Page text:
AI and machine learning enable complex data processing that can simplify daily tasks such as issue resolution and change orders, improve safety monitoring and assist with forecasting. Construction firms can leverage AI to process huge amounts of historical productivity and performance data, to make accurate predictions for spending and scheduling.
Here are a few practical use cases for AI in construction, as cited by McKinsey:
- Project schedule optimization. AI can process millions of alternatives for project schedules, and adjust as needed, depending on what happens throughout the project lifecycle.
- Image recognition and classification. Video data from construction cameras can be processed to pinpoint unsafe worker behavior. The data can be aggregated to inform training programs.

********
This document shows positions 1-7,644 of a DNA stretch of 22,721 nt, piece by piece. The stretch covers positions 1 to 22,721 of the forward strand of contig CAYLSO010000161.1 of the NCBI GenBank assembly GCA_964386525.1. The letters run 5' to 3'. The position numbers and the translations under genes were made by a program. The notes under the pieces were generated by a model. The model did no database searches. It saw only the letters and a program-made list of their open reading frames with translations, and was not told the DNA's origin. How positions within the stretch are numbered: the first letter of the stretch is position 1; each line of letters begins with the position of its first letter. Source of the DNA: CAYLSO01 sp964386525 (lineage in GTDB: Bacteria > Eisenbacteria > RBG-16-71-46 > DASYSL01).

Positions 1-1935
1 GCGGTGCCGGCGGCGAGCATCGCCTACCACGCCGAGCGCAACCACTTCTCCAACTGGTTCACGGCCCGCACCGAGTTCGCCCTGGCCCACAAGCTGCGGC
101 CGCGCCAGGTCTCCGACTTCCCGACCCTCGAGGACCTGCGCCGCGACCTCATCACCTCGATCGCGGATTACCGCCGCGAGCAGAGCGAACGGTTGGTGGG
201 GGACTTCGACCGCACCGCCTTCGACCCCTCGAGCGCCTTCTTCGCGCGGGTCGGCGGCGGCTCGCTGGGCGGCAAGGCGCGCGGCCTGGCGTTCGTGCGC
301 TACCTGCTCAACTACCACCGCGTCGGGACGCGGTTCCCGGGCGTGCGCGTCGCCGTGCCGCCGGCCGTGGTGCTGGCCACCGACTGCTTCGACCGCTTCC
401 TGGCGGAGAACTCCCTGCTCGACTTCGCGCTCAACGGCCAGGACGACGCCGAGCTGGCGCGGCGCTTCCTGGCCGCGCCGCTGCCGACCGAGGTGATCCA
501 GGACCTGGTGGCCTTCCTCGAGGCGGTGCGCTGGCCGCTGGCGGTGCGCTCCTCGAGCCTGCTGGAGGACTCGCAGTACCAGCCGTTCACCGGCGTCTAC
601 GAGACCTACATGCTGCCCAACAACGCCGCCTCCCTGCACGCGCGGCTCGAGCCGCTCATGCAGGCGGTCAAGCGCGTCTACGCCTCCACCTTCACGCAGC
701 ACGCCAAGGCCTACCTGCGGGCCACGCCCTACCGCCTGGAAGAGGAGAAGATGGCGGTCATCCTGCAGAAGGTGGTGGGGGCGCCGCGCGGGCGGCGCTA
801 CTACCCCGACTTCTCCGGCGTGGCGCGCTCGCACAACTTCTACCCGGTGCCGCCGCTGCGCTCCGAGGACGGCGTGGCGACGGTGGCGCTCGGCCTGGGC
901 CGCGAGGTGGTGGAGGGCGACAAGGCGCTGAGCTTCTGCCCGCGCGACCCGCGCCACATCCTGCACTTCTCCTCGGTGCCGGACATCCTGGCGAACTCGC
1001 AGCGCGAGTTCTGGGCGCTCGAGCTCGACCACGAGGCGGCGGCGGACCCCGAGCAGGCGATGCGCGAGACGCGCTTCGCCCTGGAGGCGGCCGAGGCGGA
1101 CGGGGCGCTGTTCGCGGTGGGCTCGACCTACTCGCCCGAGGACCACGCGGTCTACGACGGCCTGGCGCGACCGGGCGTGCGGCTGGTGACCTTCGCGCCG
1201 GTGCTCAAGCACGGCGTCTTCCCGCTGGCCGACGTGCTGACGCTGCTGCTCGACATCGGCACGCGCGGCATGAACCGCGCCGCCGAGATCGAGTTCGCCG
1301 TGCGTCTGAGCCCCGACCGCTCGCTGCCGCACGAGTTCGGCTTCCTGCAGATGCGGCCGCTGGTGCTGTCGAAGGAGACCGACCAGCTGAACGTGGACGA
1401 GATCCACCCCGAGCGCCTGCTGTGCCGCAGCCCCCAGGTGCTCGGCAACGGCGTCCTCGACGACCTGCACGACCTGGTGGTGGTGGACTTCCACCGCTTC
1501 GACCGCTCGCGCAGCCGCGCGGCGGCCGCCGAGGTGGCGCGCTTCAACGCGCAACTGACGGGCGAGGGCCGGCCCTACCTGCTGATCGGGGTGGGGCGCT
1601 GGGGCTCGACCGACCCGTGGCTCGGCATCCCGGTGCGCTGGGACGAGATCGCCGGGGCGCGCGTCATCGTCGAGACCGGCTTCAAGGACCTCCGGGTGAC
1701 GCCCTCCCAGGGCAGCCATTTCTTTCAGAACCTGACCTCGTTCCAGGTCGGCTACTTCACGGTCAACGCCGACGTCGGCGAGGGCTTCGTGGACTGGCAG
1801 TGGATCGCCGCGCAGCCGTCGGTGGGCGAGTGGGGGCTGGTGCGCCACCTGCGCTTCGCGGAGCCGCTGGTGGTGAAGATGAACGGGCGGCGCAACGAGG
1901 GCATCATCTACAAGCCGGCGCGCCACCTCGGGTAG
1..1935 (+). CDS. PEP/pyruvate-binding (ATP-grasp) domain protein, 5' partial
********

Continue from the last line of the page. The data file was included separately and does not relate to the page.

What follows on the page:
- Sensor data analysis. AI-fueled analytics platforms can collect and analyze data from sensors to identify patterns that lead to operational improvements. In this way firms can cut costs, prioritize maintenance and prevent unplanned downtime.
AI is also fueling the development of robots that can perform repetitive tasks such as bricklaying, painting, loading and bulldozing. According to ABI Research analyst Rain Whitton, robots can help protect workers from hazards on the jobsite and workplace industries, and alleviate the pressure of the ongoing labor shortage.
Meet the Challenges of 2020 Head On with TrueLook
Whatever 2020 has in store for construction firms, TrueLook construction cameras are an essential addition to the jobsite, providing cutting-edge technology for jobsite monitoring, documentation and collaboration. They help reduce operational costs and improve communication throughout the project lifecycle. Try a live TrueLook demo to learn how we can help you capitalize on trends in the construction industry in 2020 and beyond.